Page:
Charlotte, NC – May 19, 2022 – In North Carolina, the prices paid to hospitals for privately insured patients by employers averaged 266% of the amount Medicare pays, an estimated 79% more than hospitals’ breakeven point – the amount a commercial health plan would need to reimburse a hospital to cover its expenses. Inpatient care averaged 211% and outpatient care 331%. The North Carolina Business Group on Health (NCBGH) a nonprofit representing employer purchasers of healthcare, released these findings for North Carolina based on the RAND Corporation study issued Tuesday and recently released data from the National Academy for State Health Policy (NASHP).
The examined claims data from employers, private insurers, and 11 state all-payer claims databases for more than 4,000 hospitals and 4,000 additional ambulatory surgical centers across 49 states and the District of Columbia. It found that hospitals, on average, are charging employers almost three times what they are charging for the same services under Medicare. An independent analysis released by NASHP last month found hospitals, on average, require only 127% of Medicare to breakeven.
“It’s no secret that employers and employees have been paying more than what is reasonable for care – often with no impact to quality,” said Jon Rankin, president and CEO of NCBGH. “The new price and cost data representing nearly $1.4 billion annual claims paid by North Carolina employers shows just how much we’ve been overpaying and is essential to changing the dynamics for employers and other purchasers across the state. Rather than funding increased profits and hospital consolidations, we need health systems to be responsive to affordability concerns and more responsible with plan sponsor resources.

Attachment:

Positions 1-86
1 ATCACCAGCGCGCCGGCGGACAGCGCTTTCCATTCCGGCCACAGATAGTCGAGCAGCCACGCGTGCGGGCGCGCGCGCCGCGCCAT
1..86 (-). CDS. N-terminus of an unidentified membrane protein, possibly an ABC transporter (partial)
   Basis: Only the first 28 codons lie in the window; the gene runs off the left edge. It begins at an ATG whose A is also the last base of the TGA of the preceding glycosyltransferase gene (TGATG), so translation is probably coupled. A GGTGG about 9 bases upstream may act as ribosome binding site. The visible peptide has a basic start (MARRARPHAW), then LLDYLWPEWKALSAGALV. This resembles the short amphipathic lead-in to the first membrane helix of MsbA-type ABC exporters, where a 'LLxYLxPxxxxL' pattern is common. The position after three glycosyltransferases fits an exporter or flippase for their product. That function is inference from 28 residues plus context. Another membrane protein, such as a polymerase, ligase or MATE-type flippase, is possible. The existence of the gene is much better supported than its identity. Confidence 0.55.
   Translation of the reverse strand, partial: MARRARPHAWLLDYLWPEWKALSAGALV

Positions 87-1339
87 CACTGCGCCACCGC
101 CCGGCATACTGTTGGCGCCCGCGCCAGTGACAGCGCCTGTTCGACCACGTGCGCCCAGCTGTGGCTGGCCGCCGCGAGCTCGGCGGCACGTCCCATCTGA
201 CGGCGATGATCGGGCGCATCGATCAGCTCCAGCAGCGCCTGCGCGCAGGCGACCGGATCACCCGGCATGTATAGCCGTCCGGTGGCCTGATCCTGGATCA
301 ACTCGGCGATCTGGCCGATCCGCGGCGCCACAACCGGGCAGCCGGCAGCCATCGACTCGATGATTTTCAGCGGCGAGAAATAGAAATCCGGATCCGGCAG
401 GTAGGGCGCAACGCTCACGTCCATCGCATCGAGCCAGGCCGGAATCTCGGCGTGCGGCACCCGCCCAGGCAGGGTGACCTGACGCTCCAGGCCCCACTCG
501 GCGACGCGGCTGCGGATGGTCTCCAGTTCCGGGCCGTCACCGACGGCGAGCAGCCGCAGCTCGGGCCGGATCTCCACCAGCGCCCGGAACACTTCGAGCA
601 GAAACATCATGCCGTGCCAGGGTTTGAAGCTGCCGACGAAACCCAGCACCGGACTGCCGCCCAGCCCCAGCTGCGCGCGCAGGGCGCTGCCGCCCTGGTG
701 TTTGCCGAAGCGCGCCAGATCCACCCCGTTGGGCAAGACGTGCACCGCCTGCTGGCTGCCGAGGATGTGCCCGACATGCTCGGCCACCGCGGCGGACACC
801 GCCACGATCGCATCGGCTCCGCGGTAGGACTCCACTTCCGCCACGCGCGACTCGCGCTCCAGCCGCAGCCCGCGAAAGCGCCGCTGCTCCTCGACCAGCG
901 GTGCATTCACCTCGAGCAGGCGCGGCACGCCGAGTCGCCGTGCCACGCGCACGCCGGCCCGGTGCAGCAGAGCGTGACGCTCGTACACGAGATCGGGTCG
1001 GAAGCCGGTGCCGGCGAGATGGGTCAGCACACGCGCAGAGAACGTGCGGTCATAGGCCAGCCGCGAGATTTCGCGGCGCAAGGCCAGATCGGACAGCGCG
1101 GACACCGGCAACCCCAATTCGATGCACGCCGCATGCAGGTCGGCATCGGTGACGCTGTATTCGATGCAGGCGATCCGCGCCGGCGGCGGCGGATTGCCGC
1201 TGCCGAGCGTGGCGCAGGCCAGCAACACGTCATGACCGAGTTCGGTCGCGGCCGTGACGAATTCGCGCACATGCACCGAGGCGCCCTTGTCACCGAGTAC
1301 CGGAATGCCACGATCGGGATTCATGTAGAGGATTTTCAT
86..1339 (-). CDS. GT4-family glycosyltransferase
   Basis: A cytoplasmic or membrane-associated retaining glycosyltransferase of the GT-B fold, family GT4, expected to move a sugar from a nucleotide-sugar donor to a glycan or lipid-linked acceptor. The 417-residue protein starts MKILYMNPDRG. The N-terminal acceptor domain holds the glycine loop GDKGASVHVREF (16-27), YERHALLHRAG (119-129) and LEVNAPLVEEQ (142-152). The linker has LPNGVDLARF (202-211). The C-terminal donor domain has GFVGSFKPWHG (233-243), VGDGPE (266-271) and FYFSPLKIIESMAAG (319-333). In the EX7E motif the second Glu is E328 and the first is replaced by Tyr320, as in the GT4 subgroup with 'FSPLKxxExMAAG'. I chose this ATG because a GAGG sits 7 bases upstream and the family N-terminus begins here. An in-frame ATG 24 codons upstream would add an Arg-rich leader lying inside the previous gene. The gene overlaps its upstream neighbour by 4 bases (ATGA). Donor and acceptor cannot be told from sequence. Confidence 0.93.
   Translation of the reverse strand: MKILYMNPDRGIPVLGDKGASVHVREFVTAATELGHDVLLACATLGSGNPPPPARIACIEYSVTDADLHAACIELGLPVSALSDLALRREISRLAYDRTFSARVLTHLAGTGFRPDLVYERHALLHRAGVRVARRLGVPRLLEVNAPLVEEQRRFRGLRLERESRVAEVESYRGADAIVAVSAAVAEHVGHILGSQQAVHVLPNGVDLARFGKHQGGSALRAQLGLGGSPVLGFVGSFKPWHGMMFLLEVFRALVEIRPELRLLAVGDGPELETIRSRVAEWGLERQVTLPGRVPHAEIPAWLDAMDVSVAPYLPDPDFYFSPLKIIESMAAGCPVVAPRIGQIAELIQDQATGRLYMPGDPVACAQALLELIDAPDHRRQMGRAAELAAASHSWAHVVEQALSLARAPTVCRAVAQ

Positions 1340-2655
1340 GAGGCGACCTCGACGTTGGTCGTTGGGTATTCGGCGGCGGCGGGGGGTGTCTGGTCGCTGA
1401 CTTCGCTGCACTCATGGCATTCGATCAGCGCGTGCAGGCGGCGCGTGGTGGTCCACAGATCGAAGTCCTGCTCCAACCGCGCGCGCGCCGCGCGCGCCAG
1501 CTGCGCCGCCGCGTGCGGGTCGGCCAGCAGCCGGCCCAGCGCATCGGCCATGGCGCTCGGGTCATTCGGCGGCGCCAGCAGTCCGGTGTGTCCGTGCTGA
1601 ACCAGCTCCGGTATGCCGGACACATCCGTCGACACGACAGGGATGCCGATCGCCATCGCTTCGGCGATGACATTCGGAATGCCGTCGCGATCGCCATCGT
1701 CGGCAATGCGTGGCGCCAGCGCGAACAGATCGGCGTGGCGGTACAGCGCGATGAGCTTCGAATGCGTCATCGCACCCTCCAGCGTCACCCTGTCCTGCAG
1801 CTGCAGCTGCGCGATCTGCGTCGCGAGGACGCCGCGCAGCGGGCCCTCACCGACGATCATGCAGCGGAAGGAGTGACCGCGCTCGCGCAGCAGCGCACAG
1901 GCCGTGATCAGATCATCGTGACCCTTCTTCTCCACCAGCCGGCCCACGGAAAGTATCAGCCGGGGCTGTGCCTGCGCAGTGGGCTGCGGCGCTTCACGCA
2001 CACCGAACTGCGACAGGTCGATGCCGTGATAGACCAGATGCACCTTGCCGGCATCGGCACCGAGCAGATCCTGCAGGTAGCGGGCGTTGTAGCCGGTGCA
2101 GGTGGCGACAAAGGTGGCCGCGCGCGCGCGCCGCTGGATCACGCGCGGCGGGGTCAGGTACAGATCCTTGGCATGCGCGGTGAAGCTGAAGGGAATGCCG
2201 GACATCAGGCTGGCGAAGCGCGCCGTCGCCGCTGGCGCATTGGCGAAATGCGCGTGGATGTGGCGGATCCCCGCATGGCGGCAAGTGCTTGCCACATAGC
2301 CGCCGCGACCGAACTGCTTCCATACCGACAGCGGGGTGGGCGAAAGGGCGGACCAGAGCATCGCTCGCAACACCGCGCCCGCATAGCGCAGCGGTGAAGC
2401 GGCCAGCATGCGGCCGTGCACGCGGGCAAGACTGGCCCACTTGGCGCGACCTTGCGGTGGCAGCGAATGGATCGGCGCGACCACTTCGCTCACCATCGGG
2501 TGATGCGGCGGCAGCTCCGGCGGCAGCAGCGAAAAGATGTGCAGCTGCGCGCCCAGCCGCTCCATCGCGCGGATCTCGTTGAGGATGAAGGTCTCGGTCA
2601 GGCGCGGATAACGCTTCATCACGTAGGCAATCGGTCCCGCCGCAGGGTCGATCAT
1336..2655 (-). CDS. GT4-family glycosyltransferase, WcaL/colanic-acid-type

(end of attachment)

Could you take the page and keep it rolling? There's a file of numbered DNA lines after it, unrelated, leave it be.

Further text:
The RAND and NASHP data, along with statistics from the Center for Medicare and Medicaid Services Turquoise Health and Healthcare Bluebook, is also now available for review in the newly released Sage Transparency dashboard. The first-of-its-kind tool was developed by the Employers’ Forum of Indiana and brings together public and proprietary data on hospital pricing and quality from hospitals across the country. “We’ve finally accessed the black box for hospital performance, and it reveals wide variation in prices, quality and often unjustifiable margins among hospitals,” said Michael Thompson, president and CEO of the National Alliance of Healthcare Purchaser Coalitions. “Employers must act quickly and decisively to use this information to exert pressure on their health plans and hospitals to negotiate contracts and networks, and with legislators to drive policy changes.”
A playbook to assist employers and other purchasers to act on this new price information in keeping with their fiduciary responsibility will be released shortly by the National Alliance and the North Carolina Business Group on Health.
About North Carolina Business Group on Health: Founded in 2011, NCBGH is a non-profit coalition of employers and other key healthcare stakeholders across the state using their collective voice to influence decisions and impact the quality and cost of healthcare delivery systems across North Carolina. For more information, visit https://ncbgh.org